Classification of Goods under Central Excise Act

Central Excise Duty is chargeable on the goods, which are manufactured in India and are subject to excise duty.

However, all goods cannot be charged with the same rate of duty. Therefore, the goods need to be grouped into separate categories and sub-categories, for which the rate of excise duty may be determined.This identification of goods through groups and sub-groups is called classification of goods.
The rate of duty is found out by classifying the product in its appropriate heading under Central Excise Tariff.

The Central Excise Tariff Act, 1985 (CETA) classifies all the goods under 96 chapters and specific code is assigned to each item. CETA is based on International convention of Harmonised System of Nomenclature (HSN), which is developed by World Customs Organisation (WCO) (That time called as Customs Cooperation Council). This is an International Nomenclature standard adopted by most of the Countries to ensure uniformity in classification in International Trade. HSN is a multi purpose 6 digit nomenclature classifying goods in various groups. Central Excise Tariff is divided in 20 broad sections. Section Notes are given at the beginning of each Section, which govern entries in that Section. Each of the sections is divided into various Chapters and each



Chapter contains goods of one class. Chapter Notes are given at the beginning of each Chapter, which govern entries in that Chapter. There are 96 chapters in Central Excise Tariff. Each chapter and sub-chapter is further divided into various headings and sub-headings depending on different types of goods belonging to same class of products.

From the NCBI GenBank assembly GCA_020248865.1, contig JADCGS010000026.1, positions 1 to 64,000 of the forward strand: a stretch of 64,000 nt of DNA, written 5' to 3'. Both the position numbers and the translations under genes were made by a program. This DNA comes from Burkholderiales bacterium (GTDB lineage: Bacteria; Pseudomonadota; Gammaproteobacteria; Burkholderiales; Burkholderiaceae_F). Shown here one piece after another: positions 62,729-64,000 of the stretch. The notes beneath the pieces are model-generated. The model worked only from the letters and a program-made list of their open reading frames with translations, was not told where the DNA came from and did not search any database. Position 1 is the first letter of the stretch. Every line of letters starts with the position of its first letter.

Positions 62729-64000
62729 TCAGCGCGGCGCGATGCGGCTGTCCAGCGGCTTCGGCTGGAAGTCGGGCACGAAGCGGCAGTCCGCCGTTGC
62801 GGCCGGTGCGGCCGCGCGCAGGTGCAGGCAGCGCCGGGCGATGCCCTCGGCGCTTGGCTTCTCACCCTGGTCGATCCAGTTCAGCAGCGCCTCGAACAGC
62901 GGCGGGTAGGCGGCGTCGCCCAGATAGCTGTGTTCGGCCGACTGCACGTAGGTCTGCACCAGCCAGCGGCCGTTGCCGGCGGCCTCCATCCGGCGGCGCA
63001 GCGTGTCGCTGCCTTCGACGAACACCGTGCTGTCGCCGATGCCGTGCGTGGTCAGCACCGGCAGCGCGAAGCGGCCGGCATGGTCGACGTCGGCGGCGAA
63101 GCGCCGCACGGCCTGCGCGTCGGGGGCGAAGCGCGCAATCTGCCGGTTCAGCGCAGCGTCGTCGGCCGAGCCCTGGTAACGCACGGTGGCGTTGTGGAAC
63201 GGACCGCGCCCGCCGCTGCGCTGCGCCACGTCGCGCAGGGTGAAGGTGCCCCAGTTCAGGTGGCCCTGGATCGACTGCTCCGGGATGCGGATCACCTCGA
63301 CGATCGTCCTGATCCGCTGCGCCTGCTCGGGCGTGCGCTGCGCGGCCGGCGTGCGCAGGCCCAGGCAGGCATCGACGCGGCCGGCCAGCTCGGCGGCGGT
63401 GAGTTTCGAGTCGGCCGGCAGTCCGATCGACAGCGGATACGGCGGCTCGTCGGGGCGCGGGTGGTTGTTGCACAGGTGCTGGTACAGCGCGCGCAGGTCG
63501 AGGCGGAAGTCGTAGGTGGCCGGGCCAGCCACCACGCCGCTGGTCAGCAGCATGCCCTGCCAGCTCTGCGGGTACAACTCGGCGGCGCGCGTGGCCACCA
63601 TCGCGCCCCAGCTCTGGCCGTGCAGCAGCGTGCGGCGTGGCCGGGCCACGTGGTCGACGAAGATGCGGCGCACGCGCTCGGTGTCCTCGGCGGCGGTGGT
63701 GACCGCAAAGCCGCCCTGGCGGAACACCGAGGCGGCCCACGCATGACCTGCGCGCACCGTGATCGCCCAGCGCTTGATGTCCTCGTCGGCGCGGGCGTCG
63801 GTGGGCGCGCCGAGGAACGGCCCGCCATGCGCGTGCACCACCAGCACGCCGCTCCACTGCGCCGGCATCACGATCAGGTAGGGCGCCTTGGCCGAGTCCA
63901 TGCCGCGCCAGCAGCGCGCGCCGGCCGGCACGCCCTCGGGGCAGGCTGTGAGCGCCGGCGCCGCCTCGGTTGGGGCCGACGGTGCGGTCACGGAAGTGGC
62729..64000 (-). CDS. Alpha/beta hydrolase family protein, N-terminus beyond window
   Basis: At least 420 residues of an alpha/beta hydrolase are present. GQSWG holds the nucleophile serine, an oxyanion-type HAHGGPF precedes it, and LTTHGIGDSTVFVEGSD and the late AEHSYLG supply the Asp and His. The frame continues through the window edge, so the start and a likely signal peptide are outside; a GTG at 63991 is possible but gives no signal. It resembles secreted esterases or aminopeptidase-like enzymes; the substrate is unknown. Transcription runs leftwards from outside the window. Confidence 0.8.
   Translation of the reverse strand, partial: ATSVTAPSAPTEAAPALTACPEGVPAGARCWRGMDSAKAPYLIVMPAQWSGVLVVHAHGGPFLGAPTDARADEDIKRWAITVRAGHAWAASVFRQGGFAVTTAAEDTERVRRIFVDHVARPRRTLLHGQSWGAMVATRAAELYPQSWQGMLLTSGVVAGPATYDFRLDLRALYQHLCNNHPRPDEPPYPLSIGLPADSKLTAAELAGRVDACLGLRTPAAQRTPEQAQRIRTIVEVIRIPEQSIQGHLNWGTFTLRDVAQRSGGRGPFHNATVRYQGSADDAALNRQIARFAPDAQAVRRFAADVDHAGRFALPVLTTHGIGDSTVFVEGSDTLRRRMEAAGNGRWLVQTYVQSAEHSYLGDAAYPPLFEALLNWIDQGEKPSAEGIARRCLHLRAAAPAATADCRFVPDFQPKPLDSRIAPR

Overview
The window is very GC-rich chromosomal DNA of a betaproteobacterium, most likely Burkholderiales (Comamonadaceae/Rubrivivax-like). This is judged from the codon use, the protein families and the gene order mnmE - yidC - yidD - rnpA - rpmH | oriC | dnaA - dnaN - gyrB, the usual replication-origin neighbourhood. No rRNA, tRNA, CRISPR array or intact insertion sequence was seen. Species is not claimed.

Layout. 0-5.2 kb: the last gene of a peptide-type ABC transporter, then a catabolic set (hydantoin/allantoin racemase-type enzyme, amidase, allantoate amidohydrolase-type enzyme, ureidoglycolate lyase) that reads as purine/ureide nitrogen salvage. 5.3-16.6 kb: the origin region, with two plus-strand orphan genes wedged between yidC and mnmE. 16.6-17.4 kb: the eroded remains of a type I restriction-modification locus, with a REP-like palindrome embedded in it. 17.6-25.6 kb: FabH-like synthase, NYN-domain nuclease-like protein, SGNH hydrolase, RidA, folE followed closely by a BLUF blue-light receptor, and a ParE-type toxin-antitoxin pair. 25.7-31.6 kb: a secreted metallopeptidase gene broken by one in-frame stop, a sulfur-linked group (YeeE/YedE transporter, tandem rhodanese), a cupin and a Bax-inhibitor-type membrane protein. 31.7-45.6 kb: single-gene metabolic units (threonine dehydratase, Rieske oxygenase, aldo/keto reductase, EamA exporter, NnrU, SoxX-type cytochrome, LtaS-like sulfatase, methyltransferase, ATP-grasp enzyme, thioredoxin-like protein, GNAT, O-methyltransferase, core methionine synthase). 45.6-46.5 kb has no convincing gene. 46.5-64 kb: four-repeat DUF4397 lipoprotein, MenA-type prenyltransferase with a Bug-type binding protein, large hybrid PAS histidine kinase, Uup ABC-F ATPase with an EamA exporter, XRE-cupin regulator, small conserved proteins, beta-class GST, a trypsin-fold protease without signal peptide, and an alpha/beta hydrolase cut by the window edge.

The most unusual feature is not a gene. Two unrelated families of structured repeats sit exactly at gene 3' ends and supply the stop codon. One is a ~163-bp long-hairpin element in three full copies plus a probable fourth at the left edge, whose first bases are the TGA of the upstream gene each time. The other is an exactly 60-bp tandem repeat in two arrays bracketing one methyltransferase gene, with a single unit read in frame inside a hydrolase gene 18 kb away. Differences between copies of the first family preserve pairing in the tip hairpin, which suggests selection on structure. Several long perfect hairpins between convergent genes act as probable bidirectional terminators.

The Central Excise Tariff Act, 1985 (CETA) came into force w.e.f. 28th February, 1986.

The main features of the Excise Tariff are :

(a) The Central Excise Tariff has been made very detailed and comprehensive as all the technical and legal aspects in relation to goods have been incorporated in it.

(b) The Excise Tariff is based on the Harmonised System of Nomenclature, which is an internationally accepted product coding system formulated under the GATT.

(c) The goods of the same class have been grouped together to bring about parity in treatment and restrict the dispute in classification matter.

(d) The Central Excise Tariff provided detailed clarificatory notes under each section/chapter.

(e) The interpretation of the Tariff have been provided for at the beginning of the Schedule. All the section notes, chapter notes and rules for interpretation are legal notes and/therefore serve as statutory guidelines in classification of goods.

(f) The Tariff is designed to group all the goods relating to one industry under one chapter from one raw material in a progressive manner.

next — Harmonised System of Nomenclature

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